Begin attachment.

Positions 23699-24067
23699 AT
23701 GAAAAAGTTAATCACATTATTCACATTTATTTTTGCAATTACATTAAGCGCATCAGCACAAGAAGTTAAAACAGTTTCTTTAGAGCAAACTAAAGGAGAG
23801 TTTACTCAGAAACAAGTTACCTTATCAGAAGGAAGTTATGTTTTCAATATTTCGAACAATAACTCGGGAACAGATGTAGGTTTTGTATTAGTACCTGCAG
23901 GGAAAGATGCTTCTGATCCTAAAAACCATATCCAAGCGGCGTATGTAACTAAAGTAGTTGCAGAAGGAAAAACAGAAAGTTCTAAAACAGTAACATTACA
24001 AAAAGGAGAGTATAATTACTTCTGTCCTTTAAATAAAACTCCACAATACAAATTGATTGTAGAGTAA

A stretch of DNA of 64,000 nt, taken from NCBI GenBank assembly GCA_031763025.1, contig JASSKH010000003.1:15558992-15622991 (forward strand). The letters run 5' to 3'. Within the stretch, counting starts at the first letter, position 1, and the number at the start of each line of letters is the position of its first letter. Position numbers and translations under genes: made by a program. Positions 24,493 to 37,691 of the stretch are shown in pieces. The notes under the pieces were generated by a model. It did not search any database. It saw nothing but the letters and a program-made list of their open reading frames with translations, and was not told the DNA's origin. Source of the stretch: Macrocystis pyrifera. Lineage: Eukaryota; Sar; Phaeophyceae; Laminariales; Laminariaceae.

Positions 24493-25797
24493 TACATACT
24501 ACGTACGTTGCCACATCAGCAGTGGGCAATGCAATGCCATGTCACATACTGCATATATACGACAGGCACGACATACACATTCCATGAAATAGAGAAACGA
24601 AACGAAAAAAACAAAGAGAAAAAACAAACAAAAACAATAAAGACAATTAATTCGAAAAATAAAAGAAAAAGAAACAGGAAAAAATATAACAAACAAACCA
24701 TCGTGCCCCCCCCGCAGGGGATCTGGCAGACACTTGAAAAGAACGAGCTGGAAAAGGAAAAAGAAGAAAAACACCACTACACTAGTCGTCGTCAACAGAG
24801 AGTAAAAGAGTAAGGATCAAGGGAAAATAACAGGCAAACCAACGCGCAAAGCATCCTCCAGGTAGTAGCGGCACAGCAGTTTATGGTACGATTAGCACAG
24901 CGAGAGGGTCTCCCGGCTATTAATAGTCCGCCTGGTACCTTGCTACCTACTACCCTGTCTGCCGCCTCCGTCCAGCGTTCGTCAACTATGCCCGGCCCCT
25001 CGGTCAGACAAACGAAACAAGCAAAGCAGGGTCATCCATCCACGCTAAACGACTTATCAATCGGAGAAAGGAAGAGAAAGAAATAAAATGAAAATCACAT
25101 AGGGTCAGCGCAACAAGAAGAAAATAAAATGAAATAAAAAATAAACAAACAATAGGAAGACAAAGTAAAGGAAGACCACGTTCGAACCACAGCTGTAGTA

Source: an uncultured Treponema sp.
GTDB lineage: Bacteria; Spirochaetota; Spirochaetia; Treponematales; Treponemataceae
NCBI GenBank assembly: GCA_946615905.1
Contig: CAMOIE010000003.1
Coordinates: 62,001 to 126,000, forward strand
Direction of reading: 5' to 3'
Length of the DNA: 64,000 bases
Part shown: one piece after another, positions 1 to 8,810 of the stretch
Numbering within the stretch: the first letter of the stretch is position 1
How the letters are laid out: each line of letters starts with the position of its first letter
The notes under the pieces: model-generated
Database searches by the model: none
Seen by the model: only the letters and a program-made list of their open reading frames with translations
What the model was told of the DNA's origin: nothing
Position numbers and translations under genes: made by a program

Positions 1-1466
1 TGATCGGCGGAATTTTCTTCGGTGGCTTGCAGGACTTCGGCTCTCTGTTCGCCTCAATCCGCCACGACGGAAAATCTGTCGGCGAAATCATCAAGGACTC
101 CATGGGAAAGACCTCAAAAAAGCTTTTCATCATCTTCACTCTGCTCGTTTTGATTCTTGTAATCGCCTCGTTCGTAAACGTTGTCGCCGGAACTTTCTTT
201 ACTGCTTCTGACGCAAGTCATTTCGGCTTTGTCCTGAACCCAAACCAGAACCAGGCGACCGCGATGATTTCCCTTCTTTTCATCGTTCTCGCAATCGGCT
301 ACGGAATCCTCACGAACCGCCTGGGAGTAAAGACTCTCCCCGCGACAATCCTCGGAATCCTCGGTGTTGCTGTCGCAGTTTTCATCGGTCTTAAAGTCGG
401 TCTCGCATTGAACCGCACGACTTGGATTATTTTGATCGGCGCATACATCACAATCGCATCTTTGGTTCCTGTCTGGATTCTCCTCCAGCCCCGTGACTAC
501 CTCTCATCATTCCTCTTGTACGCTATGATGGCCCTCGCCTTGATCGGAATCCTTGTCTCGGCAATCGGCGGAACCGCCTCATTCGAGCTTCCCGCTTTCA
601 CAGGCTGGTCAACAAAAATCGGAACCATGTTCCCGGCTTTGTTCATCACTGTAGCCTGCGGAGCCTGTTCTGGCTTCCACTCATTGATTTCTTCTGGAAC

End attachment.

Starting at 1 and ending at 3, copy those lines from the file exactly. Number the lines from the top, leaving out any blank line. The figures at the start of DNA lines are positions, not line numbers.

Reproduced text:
Positions 23699-24067
23699 AT
23701 GAAAAAGTTAATCACATTATTCACATTTATTTTTGCAATTACATTAAGCGCATCAGCACAAGAAGTTAAAACAGTTTCTTTAGAGCAAACTAAAGGAGAG